September 6, 2016

World : Camping

 I didn't grow up in a family who ventured into the outdoors.  We didn't take any trips at all, really, since my parents worked seven days a week. Despite being extremely religious my dad never closed our small business even for Christmas Day. It's to their credit, and those of my older brothers, that I never felt deprived, then or growing up.  Their work and values have made it to easy for me to now choose to be outside, to abandon the secure shelter my family labored so hard to create.

In high school every summer my best friend invited me to camp with her family near a lake. What I remember from those lovely hot days was that 1) the tent was put up for me, and 2) it felt a lot like being at home: tons of prepared foods and real showers. It wasn't until I was in my mid-twenties that I went on a real "camping" trip where I learned to put up my own tent and cook our own food.  Then I was hooked on this entirely new way of exploring New England, which I had loved through car windows on long drives and through my camera lens on long hikes. Here was a new way to live in it and know it.

And from New England launched the six week cross country road trip M and I took, camping along the New England coastline and through the South to the Southwest and into the California coastline.  I liked taking pictures of our tent along the way, in all the patches of ground that it temporarily inhabited. I fell in love with the ability to pack up your shelter and carry it with you to different scenes.  There have been so many scenes since that time, that it's hard to believe there was ever the first tent, the first camp.

When I was booking my flight to Boston for a wedding and a medical conference, I was inspired to take a trip to New Hampshire to climb in the famous Rumney area.  Mainly for the climbing, but as I planned I knew it would involve camping by myself, which I haven't done.  This appealed to me on a number of levels. Lately, having a lot of time to myself has spiraled me into a black hole of bad TV and mindless internet browsing. I thought it would be good for me to force myself into a situation where I was less connected to the world as colored by media and boredom, and closer to the core of my introversion--reading others' thoughts, writing my own, paying attention to my senses as they come into contact with nature without filter.

The first night was hard.  I was deeply lonely, especially after spending a weekend with old friends in Boston and fine dining and dancing at an upscale hotel for my friend's wedding. But an hour into a book, warm in my sleeping bag, noting night not by a clock but as light left and insects infused the ambient sound, I felt full. And every night after that, I looked forward to getting into my tent the same way I look forward to my bed after travels away.  I looked forward to getting into my tent, organizing the few small items I needed next to me, zipping up in my sleeping bag, writing thoughts from the day, then reading a mix of books, then listening to night, then falling asleep.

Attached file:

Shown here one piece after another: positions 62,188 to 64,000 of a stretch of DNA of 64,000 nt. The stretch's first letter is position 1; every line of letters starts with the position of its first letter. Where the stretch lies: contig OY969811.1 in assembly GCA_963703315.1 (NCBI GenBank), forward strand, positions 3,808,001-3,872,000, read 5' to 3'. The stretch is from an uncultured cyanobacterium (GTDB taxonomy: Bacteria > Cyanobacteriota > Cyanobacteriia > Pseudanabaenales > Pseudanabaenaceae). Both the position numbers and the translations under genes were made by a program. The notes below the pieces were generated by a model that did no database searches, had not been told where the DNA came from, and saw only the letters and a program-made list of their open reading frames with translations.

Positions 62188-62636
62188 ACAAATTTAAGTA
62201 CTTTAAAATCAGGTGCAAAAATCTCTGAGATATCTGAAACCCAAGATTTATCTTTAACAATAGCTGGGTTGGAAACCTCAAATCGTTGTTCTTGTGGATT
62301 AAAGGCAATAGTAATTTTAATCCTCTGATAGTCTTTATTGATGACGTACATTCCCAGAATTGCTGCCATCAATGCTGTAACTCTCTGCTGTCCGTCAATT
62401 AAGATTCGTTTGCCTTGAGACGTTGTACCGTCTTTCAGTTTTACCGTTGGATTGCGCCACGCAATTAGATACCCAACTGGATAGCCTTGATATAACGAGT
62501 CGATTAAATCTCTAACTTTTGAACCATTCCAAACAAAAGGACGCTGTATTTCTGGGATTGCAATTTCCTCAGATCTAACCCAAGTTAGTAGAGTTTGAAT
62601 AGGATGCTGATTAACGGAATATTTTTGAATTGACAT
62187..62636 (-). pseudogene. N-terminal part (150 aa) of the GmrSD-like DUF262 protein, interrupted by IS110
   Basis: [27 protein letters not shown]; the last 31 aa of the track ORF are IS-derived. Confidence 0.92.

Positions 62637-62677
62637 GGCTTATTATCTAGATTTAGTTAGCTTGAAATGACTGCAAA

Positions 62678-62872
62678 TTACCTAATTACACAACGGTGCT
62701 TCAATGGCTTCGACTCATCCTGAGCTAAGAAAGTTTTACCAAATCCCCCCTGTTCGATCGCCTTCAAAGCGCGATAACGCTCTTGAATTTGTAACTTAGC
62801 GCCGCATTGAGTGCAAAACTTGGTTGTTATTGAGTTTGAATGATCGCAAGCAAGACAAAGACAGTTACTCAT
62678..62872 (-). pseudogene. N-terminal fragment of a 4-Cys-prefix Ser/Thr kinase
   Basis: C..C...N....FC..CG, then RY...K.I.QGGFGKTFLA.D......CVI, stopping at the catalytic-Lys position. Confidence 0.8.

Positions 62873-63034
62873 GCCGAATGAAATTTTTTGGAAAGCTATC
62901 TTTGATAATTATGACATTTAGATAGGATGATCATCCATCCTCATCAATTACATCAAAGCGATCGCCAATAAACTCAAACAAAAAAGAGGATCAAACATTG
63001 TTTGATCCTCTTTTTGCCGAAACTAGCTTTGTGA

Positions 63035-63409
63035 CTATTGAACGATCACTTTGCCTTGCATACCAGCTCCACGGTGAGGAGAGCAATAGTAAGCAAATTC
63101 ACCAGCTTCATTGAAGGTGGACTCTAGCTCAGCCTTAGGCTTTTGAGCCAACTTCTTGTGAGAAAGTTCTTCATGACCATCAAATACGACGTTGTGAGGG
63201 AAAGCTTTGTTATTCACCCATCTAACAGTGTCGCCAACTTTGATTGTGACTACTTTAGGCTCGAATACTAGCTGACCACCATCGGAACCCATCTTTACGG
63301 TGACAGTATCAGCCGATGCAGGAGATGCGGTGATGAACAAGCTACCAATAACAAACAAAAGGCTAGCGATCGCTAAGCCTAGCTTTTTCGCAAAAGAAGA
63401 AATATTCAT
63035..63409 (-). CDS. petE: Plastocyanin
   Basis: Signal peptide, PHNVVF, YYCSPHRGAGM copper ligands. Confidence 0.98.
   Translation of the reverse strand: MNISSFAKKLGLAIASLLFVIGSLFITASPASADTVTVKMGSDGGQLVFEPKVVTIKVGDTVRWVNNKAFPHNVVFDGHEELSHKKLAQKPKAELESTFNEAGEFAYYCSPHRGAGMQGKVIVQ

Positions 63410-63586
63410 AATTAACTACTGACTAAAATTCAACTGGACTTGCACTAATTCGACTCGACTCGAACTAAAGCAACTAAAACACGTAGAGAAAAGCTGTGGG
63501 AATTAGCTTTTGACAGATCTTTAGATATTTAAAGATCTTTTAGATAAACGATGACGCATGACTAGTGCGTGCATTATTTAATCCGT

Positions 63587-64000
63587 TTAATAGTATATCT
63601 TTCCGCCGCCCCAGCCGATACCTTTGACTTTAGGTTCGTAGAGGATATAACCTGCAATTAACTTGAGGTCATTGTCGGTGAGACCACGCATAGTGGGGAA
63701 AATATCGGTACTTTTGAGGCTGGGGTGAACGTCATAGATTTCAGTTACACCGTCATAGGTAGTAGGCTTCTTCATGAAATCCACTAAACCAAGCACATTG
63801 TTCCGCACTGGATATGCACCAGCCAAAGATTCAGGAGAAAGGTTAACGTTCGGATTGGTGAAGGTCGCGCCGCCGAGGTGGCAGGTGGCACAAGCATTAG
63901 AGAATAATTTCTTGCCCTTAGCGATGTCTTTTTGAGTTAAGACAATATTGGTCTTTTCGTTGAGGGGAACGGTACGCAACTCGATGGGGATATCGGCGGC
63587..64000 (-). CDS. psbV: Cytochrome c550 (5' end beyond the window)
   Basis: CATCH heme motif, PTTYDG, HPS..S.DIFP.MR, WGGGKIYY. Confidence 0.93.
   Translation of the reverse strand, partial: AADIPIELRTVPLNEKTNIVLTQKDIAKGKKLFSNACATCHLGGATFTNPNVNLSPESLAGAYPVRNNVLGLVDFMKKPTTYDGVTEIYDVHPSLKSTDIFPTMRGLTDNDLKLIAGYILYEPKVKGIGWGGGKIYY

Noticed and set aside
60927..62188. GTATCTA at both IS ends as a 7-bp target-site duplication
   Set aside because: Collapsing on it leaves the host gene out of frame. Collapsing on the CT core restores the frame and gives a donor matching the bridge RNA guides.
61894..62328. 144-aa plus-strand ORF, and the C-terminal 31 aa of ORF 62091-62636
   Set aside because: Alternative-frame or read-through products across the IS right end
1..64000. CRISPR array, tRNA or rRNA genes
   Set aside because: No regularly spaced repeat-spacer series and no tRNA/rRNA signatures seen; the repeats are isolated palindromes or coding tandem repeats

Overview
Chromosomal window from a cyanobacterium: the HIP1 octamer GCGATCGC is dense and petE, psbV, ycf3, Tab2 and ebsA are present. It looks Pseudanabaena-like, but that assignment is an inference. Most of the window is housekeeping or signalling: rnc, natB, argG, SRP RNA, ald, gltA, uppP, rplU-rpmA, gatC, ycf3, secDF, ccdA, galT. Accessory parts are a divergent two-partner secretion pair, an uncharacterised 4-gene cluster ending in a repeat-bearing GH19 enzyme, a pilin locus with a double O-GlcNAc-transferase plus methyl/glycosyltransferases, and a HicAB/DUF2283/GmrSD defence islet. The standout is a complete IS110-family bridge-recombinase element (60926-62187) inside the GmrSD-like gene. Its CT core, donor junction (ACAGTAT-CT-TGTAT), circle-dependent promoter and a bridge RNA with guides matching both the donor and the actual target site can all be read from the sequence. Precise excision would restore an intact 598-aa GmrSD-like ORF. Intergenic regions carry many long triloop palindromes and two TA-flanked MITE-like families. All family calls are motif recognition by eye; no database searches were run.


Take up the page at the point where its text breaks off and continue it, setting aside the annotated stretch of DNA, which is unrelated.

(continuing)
I also got to experience a uniquely natural place--D Acres Farm in Dorchester, New Hampshire, recommended to me by a friend. It's an organic farm homestead.  Everything made there is biodegradable. They make breakfast and dinner for campers, or for any passersby who wants a farm-to-table meal. I had an amazingly fresh, flavorful vegan meal of roasted purple potatoes, quinoa and carrot salad, a leafy tomato salad, zucchini soup, and one of the best desserts I've ever had--a moist rhubarb bread with sunflower seeds.  The sweet was slight and perfect, and the texture sublime.

I also had my first solar-powered shower. A staff member told me it'd be a much better experience than the conventional indoor shower. The first outdoor shower I've ever had was in the tropical backyard of a Key West Air BnB, which was supremely luxurious.  This outdoor shower was a little on the rougher side, all the more charming for its quirky mix of effort and leave-it-be.

I slept in a grassy field inhabited by bunnies and chickens. The small gardens felt sprawling and high and gorgeous. I've never grown anything myself in a garden, and my supermarket mind couldn't wrap itself around the logic of this greenery. I respected the wires and fences around them, assuming that they were fashioned in a way to help what was inside grow. Which I think is how I felt about my tent.

And I wondered how such a small space can provide such satisfaction. Part of it is just that--it's a real source of happiness to see that the thin fabric of a tent and the light fluff of a sleeping bag can insulate and warm. I love the feeling of being able to wear almost nothing inside of a sleeping bag and know that you're warm while sleeping outside. You relish in the simplicity of everything you need fitting inside this cove, whose indent on the grass will balloon back to flat ground hours after you leave it. The other part of it for me is to feel that I'm--we all are--similar. Small, compact, and expansive at the same time.


  1. I'm picturing you deep in a tent snuggle making that closed-eyes smile with a satisfied sigh, and I feel instantly calm even though I'm not calm right now. Thank you for sharing this!

    1. Sending you energy for calmness! You got this :)


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